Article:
Perhaps it's the visual medium that can sometimes work against Stephen King's material, but while the short story (Trucks) which this film is based on did have some of the creepiness that I spoke of before, the film completely lacks any of the terror that we've come to expect (and love) from King. This could perhaps be due to the fact that the mind has the uncanny knack of visualizing the worst horrors if it is only given the chance, and reading Stephen King gives the mind an excellent chance to run wild. The problem occurs when someone tries to visualize it for you. This is usually the director and in the case of this film, the director is in fact the writer, Stephen King. It is a sad fact that in the end, despite the fact that the film was directed by the writer, nothing can really save this film. It is really that bad.

    There are several factors that contribute the poor quality of this film. First up are the characterizations. The main group of characters that are trapped in the diner at the truck stop are so formulaic as to be laughable. We have Bill, the strong and independent soul with a dodgy past, the attractive hitchhiker and love interest (of course) for Bill, the overbearing truck stop owner, the newlyweds who just make it into the diner before being killed by the trucks, the young boy who makes it through all the carnage while bodies surround him, the smarmy Bible salesman and so on. We don't get any character development, just the outlines (2 dimensional) so we know who's supposed to be whom. The whole love interest thing between Bill and Brett (Laura Harrington) just follows the usual formula and the fact that there is little on-screen chemistry doesn't help.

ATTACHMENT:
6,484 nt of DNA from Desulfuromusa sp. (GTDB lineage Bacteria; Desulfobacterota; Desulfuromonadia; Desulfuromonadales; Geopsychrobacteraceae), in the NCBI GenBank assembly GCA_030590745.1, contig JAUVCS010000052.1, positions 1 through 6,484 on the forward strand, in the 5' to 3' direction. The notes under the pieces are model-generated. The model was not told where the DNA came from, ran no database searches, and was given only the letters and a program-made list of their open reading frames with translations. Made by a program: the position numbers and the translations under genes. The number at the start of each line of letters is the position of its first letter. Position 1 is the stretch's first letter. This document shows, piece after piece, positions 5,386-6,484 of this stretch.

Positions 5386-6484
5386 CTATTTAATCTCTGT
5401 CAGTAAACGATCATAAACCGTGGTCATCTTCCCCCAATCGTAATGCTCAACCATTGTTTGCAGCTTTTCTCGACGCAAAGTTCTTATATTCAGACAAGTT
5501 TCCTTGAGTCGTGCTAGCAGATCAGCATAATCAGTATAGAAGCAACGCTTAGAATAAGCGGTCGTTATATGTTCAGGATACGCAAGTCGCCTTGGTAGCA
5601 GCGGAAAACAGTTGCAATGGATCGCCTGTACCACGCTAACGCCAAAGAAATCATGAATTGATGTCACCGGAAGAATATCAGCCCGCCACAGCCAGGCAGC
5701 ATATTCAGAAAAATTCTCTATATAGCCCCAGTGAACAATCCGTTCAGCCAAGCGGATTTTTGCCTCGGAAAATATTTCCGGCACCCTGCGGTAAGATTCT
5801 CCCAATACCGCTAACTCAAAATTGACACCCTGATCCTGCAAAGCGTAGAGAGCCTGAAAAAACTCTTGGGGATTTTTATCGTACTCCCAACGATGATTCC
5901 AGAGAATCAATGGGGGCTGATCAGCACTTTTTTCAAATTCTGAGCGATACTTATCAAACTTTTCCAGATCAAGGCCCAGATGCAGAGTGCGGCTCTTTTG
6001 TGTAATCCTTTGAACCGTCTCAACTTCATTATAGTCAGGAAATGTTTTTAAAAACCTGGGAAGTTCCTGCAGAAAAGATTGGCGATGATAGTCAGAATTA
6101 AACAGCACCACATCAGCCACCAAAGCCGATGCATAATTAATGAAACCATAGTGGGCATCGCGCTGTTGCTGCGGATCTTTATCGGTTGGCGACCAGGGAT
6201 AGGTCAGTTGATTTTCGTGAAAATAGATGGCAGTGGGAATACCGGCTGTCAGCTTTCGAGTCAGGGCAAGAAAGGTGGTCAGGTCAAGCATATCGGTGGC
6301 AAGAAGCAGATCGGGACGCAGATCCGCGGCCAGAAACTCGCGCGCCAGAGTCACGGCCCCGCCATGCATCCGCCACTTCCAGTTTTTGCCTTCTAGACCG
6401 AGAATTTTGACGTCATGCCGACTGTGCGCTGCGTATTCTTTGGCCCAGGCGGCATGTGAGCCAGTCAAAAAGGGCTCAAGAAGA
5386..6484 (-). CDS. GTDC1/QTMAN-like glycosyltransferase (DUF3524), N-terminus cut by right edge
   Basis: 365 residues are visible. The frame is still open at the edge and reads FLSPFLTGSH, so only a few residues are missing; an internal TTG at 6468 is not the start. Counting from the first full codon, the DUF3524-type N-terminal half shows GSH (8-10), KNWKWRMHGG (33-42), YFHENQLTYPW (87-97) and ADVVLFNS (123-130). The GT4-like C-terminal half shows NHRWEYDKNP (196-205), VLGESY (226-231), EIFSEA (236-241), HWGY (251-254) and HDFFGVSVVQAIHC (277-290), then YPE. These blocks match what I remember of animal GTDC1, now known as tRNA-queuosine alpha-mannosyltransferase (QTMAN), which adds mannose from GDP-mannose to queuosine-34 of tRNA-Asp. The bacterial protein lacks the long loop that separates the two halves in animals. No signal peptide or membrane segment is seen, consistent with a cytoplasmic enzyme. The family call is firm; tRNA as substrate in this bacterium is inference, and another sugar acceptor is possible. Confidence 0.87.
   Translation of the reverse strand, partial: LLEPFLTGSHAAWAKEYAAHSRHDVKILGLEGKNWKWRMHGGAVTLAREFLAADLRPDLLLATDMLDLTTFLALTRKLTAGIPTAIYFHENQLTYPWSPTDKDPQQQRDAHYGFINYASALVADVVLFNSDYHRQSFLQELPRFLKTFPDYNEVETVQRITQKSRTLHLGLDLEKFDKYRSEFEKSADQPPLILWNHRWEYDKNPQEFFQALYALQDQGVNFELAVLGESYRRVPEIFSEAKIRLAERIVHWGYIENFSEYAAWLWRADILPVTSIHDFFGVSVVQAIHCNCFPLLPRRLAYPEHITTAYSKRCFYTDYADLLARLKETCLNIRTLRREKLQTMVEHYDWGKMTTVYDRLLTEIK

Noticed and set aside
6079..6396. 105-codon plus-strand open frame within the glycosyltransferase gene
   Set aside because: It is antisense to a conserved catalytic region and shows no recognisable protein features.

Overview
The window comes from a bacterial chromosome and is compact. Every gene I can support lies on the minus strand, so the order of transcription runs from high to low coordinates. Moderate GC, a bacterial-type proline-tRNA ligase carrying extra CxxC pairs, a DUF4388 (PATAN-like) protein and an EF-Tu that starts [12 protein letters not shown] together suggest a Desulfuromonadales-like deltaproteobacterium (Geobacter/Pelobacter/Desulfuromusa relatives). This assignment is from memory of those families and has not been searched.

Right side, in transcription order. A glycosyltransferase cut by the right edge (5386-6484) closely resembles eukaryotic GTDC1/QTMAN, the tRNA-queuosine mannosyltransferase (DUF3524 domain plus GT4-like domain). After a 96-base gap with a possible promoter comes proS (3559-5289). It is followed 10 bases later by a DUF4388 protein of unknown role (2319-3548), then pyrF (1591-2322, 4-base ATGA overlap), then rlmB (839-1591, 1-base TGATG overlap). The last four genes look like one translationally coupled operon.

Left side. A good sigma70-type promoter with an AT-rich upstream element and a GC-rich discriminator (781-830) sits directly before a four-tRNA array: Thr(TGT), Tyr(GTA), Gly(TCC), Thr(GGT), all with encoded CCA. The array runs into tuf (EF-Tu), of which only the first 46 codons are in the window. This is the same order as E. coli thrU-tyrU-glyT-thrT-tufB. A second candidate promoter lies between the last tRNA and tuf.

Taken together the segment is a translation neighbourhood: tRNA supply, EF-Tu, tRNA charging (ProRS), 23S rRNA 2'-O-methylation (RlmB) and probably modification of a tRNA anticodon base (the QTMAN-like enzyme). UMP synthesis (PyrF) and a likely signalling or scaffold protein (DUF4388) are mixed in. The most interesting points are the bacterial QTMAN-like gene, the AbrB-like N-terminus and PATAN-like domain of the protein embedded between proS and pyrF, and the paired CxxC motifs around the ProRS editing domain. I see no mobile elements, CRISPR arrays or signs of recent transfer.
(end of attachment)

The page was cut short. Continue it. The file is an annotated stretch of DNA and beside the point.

Despite what Stephen says in the film's trailer about if you want something done right, you've got to do it yourself, Stephen doesn't do it right. The film lacks any real terror and Stephen's promise to scare the hell out of us (as claimed in the trailer) never comes to pass. There is only one real scare in the film and it's a predictable one. The gore factor, which is another King staple, is also largely missing. Sure, there is heaps of blood, but in the context of the film, it's just there and any shock value we might have expected is missing. Granted, some of this isn't all King's fault as he was forced to make several cuts to the film to avoid an X rating, but even the gore shots that were excised from the final cut wouldn't have saved the film or completely changed the overall tone. In the end, we have a horror movie without any horror and a scary tale from the master of scare that fails to strike any sort of fear at any level. We've seen King's work done so much better before this with John Carpenter's version of Christine doing a good job in the fright and creepiness department and The Dead Zone with Christopher Walken being another decent book-to-film translation, as is The Shawshank Redemption, which came from the novella Rita Hayworth and the Shawshank Redemption which was published in the book Different Seasons. Of the 4 stories in that book, 3 have been made into films including Shawshank as well as The Body (which became Stand by Me) and Apt Pupil. Only the story Breathing Exercises remains unfilmed. There is quite a bit of filmed King material out there with some of it good and some of it bad. It's unfortunate that the one that King himself directed should be in the bad pile, but there it is. A real shame and a really bad film.

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Transfer Quality

Video